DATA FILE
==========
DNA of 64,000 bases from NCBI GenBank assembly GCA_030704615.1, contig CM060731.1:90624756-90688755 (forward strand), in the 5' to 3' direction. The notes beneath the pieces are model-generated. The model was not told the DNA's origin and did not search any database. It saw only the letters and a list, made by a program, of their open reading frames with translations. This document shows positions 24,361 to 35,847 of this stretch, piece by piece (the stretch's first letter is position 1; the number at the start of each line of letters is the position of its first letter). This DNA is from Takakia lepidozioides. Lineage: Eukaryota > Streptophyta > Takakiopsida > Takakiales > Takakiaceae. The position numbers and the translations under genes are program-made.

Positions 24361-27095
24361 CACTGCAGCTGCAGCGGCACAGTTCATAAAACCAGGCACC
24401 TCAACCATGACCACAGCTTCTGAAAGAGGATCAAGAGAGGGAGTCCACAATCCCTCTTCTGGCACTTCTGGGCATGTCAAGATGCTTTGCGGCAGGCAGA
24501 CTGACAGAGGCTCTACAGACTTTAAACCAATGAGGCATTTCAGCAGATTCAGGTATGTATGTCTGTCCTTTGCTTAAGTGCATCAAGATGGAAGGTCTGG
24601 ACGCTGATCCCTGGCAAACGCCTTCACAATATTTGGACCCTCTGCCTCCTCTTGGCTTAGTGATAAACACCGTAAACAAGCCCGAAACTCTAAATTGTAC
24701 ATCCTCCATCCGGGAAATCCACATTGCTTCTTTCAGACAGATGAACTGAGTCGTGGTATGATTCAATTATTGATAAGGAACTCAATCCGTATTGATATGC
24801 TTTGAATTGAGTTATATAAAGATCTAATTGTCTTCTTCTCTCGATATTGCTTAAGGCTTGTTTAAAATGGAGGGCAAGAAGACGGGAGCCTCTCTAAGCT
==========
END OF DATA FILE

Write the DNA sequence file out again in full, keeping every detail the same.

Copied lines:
DNA of 64,000 bases from NCBI GenBank assembly GCA_030704615.1, contig CM060731.1:90624756-90688755 (forward strand), in the 5' to 3' direction. The notes beneath the pieces are model-generated. The model was not told the DNA's origin and did not search any database. It saw only the letters and a list, made by a program, of their open reading frames with translations. This document shows positions 24,361 to 35,847 of this stretch, piece by piece (the stretch's first letter is position 1; the number at the start of each line of letters is the position of its first letter). This DNA is from Takakia lepidozioides. Lineage: Eukaryota > Streptophyta > Takakiopsida > Takakiales > Takakiaceae. The position numbers and the translations under genes are program-made.

Positions 24361-27095
24361 CACTGCAGCTGCAGCGGCACAGTTCATAAAACCAGGCACC
24401 TCAACCATGACCACAGCTTCTGAAAGAGGATCAAGAGAGGGAGTCCACAATCCCTCTTCTGGCACTTCTGGGCATGTCAAGATGCTTTGCGGCAGGCAGA
24501 CTGACAGAGGCTCTACAGACTTTAAACCAATGAGGCATTTCAGCAGATTCAGGTATGTATGTCTGTCCTTTGCTTAAGTGCATCAAGATGGAAGGTCTGG
24601 ACGCTGATCCCTGGCAAACGCCTTCACAATATTTGGACCCTCTGCCTCCTCTTGGCTTAGTGATAAACACCGTAAACAAGCCCGAAACTCTAAATTGTAC
24701 ATCCTCCATCCGGGAAATCCACATTGCTTCTTTCAGACAGATGAACTGAGTCGTGGTATGATTCAATTATTGATAAGGAACTCAATCCGTATTGATATGC
24801 TTTGAATTGAGTTATATAAAGATCTAATTGTCTTCTTCTCTCGATATTGCTTAAGGCTTGTTTAAAATGGAGGGCAAGAAGACGGGAGCCTCTCTAAGCT